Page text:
Modern Logic
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Libertarian economists Tyler Cowen and Adam Ozimek are worried that a potential nominee for head of the new Consumer Financial Protection Bureau, Harvard Law School bankruptcy expert Elizabeth Warren, might (or might not) favor legal restrictions on high interest loans. Ozimek writes:
My concern is that the agency will go for restrictions that liberals tend to like but that limit credit for those who need it most, like usury laws. This fear seems like a good reason to side with Tim Geithner in (supposedly) opposing Elizabeth Warren as head of the agency. I think a good test as to whether you should support Warren is how you feel about payday lending. If you’re the type of person who thinks that interest rates of 200% are crazy and shouldn’t be permitted, then you probably will like Warren as head of CFPB
Here's Bill Maher interviewing Warren, where he raises the topic of "usury laws" and she points out that we had legal limits on interest rates until the Supreme Court tossed them out in 1979. I don't see in the clip that she endorsed usury limits, just rules requiring effective interest rates to be transparently obvious to borrowers. (I reviewed here the 2003 book The Two-Income Trap that Warren wrote with her daughter : "I came away just plain liking these two ladies and their down-to-earth approach based on both formal data and the realities of daily life.")

Cowen writes:

I am curious about the modern liberal take on autonomy and credit. Let's say that two gay men, of unknown health status, want to have informed, consensual, unprotected sex. Should the law prohibit this? ...

The unprotected sex is riskier and less prudent than borrowing money at an annualized rate of two hundred percent. Why prohibit one and not the other? Many of the borrowers are being fooled, but others have legitimate reasons to seek the money, such as wanting to buy a birthday present for a visit to one's child, living with a separated spouse.

Is it that sex is sacred but borrowing money is not? What if you're borrowing money to catch a plane to go have sex? Isn't sex a big reason why people might borrow money at high annualized rates? Aren't "sex decisions" some of the least rational we make and the most prone to error? ...

How many of you would support this same woman — with enthusiasm — if she wanted to ban risky but consensual sex?

One Marginal Revolution commenter actually has some useful information to contribute:
"No Authority To Impose Usury Limit- No provision of this title shall be construed as conferring authority on the Bureau to establish a usury limit applicable to an extension of credit offered or made by a covered person to a consumer, unless explicitly authorized by law."
That's a quote from the consumer protection portion of the financial reform bill. Warren, if nominated and confirmed, will have zero authority to stop high interest rate loans, payday loans, etc. Indeed if you listen to her interviews her primary focus is on disclosure and on consumers understanding their contracts. So I think it is misleading to imply that she will just put a bunch of usury caps on when she has no power to do so.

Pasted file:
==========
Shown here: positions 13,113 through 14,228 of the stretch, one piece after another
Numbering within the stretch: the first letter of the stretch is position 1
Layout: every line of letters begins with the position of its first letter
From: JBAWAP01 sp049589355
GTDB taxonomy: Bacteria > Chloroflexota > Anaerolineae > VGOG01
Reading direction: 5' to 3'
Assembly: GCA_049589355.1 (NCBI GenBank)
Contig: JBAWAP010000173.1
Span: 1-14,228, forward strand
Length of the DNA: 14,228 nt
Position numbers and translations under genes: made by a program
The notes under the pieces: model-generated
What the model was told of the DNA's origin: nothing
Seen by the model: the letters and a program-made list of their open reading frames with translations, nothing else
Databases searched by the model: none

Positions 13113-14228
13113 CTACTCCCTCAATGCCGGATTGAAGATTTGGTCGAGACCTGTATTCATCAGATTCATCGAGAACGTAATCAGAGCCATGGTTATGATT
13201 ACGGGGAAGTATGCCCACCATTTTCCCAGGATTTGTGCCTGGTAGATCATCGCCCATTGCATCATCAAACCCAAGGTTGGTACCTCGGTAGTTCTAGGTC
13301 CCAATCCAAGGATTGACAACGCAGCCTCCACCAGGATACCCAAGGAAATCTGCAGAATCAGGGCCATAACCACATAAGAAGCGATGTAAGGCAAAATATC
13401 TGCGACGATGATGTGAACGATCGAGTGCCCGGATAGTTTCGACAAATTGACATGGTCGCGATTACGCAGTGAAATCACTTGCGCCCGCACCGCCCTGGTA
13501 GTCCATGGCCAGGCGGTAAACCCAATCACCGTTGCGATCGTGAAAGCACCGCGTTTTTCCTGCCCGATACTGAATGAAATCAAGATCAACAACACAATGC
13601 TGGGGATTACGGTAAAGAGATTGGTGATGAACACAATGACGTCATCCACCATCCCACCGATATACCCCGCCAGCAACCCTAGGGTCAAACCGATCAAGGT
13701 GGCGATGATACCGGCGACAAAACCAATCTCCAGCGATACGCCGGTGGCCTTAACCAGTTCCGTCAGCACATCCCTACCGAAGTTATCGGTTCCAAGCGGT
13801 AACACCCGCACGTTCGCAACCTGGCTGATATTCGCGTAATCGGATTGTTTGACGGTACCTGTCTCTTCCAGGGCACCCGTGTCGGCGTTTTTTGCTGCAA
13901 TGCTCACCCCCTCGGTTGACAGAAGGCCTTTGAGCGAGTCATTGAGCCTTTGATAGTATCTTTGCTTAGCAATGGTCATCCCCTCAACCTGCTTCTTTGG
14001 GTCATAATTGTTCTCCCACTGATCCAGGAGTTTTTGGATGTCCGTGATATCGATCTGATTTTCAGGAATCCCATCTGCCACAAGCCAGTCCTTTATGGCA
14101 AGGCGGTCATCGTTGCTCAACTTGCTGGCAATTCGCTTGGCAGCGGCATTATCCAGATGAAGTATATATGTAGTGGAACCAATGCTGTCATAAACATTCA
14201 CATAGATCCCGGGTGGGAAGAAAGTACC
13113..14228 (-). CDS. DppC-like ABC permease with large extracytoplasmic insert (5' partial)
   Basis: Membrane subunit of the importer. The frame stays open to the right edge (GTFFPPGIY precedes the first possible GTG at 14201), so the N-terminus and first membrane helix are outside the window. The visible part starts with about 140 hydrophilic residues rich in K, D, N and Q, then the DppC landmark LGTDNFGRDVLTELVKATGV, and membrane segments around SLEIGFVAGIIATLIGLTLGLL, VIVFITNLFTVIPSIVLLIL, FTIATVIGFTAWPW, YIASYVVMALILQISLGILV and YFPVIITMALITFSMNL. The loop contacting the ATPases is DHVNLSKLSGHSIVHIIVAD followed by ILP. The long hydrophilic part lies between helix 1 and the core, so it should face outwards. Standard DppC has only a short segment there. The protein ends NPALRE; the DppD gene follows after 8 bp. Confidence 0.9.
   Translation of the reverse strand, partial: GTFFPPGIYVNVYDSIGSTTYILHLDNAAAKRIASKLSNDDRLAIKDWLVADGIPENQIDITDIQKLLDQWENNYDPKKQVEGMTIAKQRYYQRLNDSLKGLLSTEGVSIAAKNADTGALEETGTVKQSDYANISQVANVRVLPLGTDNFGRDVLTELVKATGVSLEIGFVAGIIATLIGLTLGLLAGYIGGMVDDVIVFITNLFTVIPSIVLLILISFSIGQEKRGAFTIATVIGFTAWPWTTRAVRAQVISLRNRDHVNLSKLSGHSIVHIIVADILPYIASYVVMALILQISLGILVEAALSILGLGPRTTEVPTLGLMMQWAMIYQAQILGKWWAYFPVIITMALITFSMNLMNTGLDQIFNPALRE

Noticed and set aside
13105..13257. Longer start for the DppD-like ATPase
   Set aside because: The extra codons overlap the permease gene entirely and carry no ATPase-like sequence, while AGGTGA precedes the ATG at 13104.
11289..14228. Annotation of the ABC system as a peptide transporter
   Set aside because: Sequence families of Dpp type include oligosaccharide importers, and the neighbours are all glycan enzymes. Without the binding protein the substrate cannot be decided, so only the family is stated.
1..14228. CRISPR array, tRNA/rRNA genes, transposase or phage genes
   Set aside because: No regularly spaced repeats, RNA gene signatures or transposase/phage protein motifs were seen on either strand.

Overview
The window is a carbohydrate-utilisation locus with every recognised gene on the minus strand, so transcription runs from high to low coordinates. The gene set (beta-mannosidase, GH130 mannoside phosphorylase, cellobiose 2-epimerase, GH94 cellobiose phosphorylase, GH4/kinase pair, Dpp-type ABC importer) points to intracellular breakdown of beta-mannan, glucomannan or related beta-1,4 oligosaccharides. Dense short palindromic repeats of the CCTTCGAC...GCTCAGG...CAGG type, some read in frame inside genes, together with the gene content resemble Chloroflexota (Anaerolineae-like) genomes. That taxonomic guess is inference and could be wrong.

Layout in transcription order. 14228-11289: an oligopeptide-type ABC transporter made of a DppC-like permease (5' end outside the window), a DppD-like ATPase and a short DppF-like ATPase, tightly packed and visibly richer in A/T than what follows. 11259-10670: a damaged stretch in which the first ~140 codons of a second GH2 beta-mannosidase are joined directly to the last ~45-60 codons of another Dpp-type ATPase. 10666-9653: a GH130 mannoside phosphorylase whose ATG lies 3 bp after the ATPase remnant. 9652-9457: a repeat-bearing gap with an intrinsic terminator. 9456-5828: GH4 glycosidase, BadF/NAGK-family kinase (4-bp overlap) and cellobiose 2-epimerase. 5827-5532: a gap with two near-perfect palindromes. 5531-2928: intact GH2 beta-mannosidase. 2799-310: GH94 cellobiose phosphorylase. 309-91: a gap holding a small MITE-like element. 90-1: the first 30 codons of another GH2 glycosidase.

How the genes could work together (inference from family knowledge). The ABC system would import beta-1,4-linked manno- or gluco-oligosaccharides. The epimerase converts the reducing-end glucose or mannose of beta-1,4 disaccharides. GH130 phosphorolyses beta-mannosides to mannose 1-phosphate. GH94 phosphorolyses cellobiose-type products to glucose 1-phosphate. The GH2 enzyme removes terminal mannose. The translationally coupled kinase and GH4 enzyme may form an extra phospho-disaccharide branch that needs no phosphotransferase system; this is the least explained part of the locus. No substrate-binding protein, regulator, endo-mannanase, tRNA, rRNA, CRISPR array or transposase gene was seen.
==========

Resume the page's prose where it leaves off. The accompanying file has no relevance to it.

So, don't worry, the right to engage in usury remains sacrosanct.

But, I'm increasingly fascinated by how citing actual huge examples when arguing is now considered in poor taste.

For example, gay liberation in the late 1960s and 1970s in places like Greenwich Village, the Castro district and West Hollywood (e.g., the end of police raids on gay bars after the Stonewall Riot following Judy Garland's funeral in 1969) led directly to the AIDS epidemic breaking out about a decade later in places like Greenwich Village, the Castro district and West Hollywood.

The Bush Administration's war against traditional lending standards, such as down payments and limited interest rates, in the name of "Increasing Minority Homeownership" (the title of Bush's 10/15/02 White House Conference) led directly to massive lending to people who previously wouldn't have gotten mortgages in places like the Inland Empire, Las Vegas, and Phoenix, which led directly to massive foreclosures in places like the Inland Empire, Las Vegas, and Phoenix, which is what started the Great Recession.

Maybe we shouldn't have any laws regulating bathhouses or subprime lending, but we at least ought to be able to talk about the costs associated with them.

It's fascinating how the history of the biggest American public health story of the last half century, the AIDS epidemic, has been rewritten to conform to the demands of Who? Whom? thinking.

We've all been taught to reason according to the following logic:

A. Gays Are Good;

B. So, Anybody Who Mentions Anything Not Good About Gays Must Be:

C. Bad

Therefore, the AIDS epidemic couldn't possibly have been self-inflicted. It had to be the fault of, say, Ronald Reagan, or of homophobic Mormons in Provo, or of something, anything, other than what actually happened.


Of course, exactly the same process is happening to recollections of the mortgage meltdown.

Similarly, the historical connection between money-lending and Jews has come to subtly influence much of the economics profession to view anyone not utterly allergic to prudential limits on lending, even lending of the most "Heads we win, tails the taxpayers bail us out" variety, as probably a raging anti-Semite and thus illegitimate.

This essentially childish Who? Whom? thinking is becoming ever more prestigious at the highest levels of the modern world.

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